Kolkata is not all about the British era. It has some important and beautiful Hindu flavor as well. We are curious about a couple of temples that are a bit far away, but we go nevertheless. By the time we catch a taxi it is lunch rush hour, so we take about 1 hour to arrive, seeing on the way another section of the city very different than what we have seen so far and more similar to other Indian cities with narrow busy streets, old buildings and many colors.
Our first visit is to Belur Math (no photos allowed). This temple is dedicated to Ramakrishna Paramahamsa, an Indian sage who believed in the union of all religions and who is widely worshipped in India. The complex is divided in different sections with well-manicured gardens. The main building is sand color, with intricate sculptures, yet restrained in its overall look. It is said it encompasses a mixture of different styles and this makes it quite unique from other cult places in the country. The inside is an oasis of quiet and peace that makes you forget shortly you are in India. Some monks completely dressed in orange robes are cleaning the premises, putting fresh flowers on the idols or taking care of the gardens.
The next temple we want to visit is at the other side of the river, a bit further North, so we take a boat that is leaving that same instant. We sit down on the floor with many other passengers who might be wondering what that foreigner couple is doing there.
The river looks calm and some fishermen are working. We also notice some plastics here and there, and many flower offerings floating on the surface of the water. The sun is now setting behind Belur Math, big, round and orange, and for a couple of minutes all the buildings below it turn bright and colorful.
As we approach, the Kalighat Temple stands prominently and it is easy to find. Kali is Shiva’s wife, depicted as the most terrifying goddess of Hinduism, thus black and scary. This is probably the most worshipped temple in Kolkata and some say it is what might have given the city its name. We have to leave our shoes outside and walk on the cold stone pavement to the entrance. While Carlos is preparing his tripod, a couple of teenagers start a conversation with us. They tell us different details about the temple and about themselves. We can tell they are proud of being Hindu and act as our private guides, explaining several facts about the temple.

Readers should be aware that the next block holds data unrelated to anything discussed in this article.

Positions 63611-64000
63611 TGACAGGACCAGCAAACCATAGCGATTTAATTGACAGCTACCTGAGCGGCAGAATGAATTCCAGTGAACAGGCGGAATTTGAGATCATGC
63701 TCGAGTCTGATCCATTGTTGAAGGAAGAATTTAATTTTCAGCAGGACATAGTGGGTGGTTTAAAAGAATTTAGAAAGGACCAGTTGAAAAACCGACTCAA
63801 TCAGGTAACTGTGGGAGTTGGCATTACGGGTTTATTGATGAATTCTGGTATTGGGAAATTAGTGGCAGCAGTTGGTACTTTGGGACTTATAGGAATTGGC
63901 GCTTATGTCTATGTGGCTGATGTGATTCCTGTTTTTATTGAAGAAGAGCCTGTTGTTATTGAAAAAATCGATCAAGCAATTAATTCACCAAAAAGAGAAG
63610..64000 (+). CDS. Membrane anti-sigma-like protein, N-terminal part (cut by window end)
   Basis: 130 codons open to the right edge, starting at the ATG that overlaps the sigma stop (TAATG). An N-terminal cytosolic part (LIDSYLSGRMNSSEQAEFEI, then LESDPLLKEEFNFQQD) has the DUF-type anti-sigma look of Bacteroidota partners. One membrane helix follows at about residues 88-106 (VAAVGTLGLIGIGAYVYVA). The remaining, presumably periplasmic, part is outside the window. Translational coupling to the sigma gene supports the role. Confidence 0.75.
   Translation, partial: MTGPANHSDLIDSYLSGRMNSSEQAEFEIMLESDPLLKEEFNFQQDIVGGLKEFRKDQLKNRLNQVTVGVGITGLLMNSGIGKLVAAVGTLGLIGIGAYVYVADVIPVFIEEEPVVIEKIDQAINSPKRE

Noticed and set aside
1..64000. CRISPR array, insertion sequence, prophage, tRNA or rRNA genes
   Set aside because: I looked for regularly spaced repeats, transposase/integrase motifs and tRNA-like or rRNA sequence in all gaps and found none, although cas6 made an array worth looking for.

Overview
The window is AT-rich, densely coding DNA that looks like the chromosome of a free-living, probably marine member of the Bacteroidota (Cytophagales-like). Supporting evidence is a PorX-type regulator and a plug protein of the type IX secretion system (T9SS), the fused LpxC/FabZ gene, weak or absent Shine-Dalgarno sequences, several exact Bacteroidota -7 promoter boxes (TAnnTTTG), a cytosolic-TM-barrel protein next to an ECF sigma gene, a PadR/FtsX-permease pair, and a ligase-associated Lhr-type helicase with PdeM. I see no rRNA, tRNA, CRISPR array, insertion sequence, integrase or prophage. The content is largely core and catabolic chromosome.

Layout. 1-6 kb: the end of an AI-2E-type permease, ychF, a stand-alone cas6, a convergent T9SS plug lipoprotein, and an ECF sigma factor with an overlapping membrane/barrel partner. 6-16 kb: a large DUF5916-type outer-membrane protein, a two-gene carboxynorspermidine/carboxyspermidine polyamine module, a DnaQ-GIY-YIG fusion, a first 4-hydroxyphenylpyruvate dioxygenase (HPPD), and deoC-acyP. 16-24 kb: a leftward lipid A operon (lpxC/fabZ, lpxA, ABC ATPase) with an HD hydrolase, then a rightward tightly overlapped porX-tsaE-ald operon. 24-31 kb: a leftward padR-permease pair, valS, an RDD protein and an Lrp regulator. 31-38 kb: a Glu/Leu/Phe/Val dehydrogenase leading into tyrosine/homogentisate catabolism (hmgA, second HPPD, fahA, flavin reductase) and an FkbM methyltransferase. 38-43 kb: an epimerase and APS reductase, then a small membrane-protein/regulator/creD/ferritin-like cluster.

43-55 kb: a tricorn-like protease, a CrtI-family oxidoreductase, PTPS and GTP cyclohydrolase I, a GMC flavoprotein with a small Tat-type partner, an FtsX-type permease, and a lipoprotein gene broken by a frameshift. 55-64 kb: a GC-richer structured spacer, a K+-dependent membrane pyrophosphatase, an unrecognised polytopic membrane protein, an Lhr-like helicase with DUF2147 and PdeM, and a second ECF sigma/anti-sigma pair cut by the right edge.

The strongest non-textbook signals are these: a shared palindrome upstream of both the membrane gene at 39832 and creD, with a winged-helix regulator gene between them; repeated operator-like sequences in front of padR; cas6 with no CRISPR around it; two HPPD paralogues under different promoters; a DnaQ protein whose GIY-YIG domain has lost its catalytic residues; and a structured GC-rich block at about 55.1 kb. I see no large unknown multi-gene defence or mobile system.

There is a long line of people that leads to one door. We patiently queue and when we are “inside” we discover it is just to pick some flowers as an offering for the idol. We have to deny taking flowers while looking quite stupid after all the wait. The truth is that the idol is on one side of the external ring of the building and all the devotees either sit in a long row just in front of the Kali, or stand around, all this being outside.
A lot of chanting is done, tikkas are placed on each other’s fronts, offerings come and go.
We observe all the frantic and passionate praying from a distance, where a family who can speak good English is curious about us. They are celebrating their young son’s birthday and asking Kali for her blessing. We talk about our trip, about India and Hinduism while the kid looks at us shy and with eyes wide open at the same time. We might have well stayed there for two hours, so it is time to leave. The day has been long, but the experience well worth it.